It is also noted that hard under water soils can also be dredged by using a device which is known to a person skilled in the art as a cutter suction dredger. Such a cutter suction dredger comprises a ship that is anchored in the under water soil by so called spud poles, which creates a means to absorb and pass on the large reactive forces to the soil. At the other side of the ship a ladder with suction tube is guided under water in slanting direction. At the end of the ladder a construction is attached, shaped like a birdcage with bars, on which chisels are mounted. This construction is rotated relatively slowly (usually at a rotation speed of 20 or 30 rotations a minute) into the soil by which large pieces of soil are knocked off with large force by means of the chisels. Such cutter suction dredgers have the disadvantage that they can only be moved with great (financial) effort. They are in addition not manoeuvrable and can, certainly in waters that have to remain reachable like for example harbours, cause a lot of nuisance.

The draghead according to the invention is preferably characterised in that the draghead comprises a plurality of visors, revolvably mounted around the axes, each of the visors comprising at least one pressure plate, the visors, considered in the drag direction of the draghead, being consecutively mounted and forming a substantially continuous whole.

In such a preferred embodiment a higher efficiency in dredging can be reached. By providing a draghead which comprises a plurality of visors a much better contact with the soil is achieved. For the soil is usually not flat but can present different inequalities. By providing the draghead with different visors with pressure plate the penetrating bodies remain in good contact with the soil. Thus the total pressure force, executed on the soil, is well spread over the soil. Because of this, almost every penetrating body can perform its shattering action, thus increasing the volume of shattered soil per unit of time (the efficiency). In this preferred embodiment the visors are mounted consecutively, separately hinging. The visors need to form a mainly continuous whole. The whole of visors is thus connected to the suction line through the most upstream visor in the whole of the visors. By the mainly continuous whole is meant, in the context of this application, that the different visors are connected to each other so as to substantially sustain the suction force of the suction line through the entire continuous whole.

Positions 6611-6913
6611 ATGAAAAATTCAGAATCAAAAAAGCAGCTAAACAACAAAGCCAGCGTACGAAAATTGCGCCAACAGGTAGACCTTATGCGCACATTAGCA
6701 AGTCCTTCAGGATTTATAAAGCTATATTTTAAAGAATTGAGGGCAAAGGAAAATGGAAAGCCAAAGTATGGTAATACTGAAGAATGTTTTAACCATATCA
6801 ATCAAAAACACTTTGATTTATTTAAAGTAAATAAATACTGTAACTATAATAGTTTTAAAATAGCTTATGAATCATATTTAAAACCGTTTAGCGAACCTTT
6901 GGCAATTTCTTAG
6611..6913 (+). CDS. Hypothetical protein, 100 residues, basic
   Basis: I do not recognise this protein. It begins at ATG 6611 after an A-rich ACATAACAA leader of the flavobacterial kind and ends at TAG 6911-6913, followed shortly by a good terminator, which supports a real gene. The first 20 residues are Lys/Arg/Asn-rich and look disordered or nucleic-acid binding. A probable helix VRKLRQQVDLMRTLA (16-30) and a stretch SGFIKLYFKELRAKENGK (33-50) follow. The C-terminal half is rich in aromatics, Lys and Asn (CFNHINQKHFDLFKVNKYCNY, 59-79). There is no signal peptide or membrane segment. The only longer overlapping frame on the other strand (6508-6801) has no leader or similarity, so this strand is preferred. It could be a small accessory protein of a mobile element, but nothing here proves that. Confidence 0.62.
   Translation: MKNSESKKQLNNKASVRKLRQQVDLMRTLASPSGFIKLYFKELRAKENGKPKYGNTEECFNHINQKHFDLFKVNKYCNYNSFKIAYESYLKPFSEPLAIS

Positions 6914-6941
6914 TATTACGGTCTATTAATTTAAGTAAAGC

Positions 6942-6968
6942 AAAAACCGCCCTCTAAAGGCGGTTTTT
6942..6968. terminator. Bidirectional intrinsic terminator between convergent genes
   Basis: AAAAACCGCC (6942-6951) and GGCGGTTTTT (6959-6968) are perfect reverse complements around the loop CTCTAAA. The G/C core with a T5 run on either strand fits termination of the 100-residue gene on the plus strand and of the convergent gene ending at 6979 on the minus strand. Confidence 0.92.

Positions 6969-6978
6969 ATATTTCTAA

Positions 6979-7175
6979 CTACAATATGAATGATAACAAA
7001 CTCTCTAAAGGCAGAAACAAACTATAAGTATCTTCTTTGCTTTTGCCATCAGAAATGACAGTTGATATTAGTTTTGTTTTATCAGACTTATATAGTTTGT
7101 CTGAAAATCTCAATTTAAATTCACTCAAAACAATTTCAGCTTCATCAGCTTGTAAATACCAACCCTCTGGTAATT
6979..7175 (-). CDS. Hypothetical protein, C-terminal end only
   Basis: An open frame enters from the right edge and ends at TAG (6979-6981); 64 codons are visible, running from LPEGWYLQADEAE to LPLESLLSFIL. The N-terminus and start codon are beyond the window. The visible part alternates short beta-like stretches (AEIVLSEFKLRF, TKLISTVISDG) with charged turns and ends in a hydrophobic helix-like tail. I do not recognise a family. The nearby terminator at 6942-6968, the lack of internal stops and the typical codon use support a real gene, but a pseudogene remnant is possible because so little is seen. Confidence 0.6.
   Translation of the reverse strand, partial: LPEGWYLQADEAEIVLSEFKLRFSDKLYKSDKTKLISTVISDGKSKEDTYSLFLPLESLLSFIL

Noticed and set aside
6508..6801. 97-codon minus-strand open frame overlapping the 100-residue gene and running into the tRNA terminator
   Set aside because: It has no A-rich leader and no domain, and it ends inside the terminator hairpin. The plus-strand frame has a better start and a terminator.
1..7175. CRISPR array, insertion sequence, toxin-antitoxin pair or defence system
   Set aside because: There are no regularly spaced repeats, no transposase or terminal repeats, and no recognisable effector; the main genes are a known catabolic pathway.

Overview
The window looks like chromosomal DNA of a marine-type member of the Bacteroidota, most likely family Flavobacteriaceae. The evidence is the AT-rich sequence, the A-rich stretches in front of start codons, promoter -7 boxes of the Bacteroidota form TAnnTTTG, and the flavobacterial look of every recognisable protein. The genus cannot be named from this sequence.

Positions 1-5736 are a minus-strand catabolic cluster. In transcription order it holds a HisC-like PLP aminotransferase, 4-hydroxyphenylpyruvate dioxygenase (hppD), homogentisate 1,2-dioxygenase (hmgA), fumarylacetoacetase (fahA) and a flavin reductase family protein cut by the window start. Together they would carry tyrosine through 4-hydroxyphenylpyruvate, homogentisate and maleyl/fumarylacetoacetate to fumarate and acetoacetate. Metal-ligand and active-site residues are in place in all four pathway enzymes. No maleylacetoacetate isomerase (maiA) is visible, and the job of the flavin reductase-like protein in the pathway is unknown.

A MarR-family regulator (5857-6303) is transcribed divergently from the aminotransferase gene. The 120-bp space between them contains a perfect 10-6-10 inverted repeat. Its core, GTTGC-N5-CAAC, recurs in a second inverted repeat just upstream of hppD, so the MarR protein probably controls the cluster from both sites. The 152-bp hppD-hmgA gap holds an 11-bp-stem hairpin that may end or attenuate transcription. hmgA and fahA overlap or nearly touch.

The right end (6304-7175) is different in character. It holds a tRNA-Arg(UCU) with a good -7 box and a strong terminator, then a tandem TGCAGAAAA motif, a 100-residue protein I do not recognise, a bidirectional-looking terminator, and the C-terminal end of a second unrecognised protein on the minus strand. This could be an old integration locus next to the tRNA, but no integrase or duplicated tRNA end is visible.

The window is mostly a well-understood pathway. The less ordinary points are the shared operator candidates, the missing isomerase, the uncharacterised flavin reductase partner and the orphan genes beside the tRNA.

If visor, pressure plate, or penetrating bodies are mentioned in the description, in the context of this application also a plurality of visors, pressure plates, penetrating bodies have to be considered.

To ensure that on one hand a sufficient sealing between visor and soil exists and that, on the other hand dredging can occur with sufficient efficiency, the draghead according to the invention is preferably provided with a visor with pressure plate, the pressure plate being connected revolvable around a third axis to the draghead and/or the visor, the third axis extending substantially perpendicular to the drag direction. More preferably the pressure plate is connected to the draghead and/or the visor by means of a spring connection. By resiliently suspending the pressure plate, it is accomplished that the at first undulating soil is leveled after dredging. If a pressure plate with penetrating bodies is pulled over a hill the spring will be compressed, which is accompanied by the exertion of a reactive force. This reactive force, which is of course dependent on the spring constant of the spring, results in a further penetration. Upon passing a valley the spring will relax which causes the reactive forces to lessen, and thus also the penetration. A further benefit is that by resiliently suspending the pressure plate the latter is less loaded with torsion, which benefits the reliability in operation.

Most preferably the pressure plate is attached revolvable around the second and/or third axis to the draghead and/or visor on one side and on the other side by means of a spring connection. As a result the force exerted by the penetrating bodies on the soil is doubled due to the creation of a lever action.

It is further advantageous that the draghead, according to the invention, is provided with sealants, which at least partially seal the opening in between parts, like visor and pressure plate, and/or between a part, like the visor, and the soil.

By providing sealants it is accomplished that the suction force provided by the suction line strongly sucks the suction head onto the soil, thus creating an at least partial vacuum in the space delimited by the visor and/or pressure plate and/or the soil. The sucking effect causes that enough compressive stress under the penetrating bodies can be developed in the soil, so the latter breaks, flakes or otherwise collapses.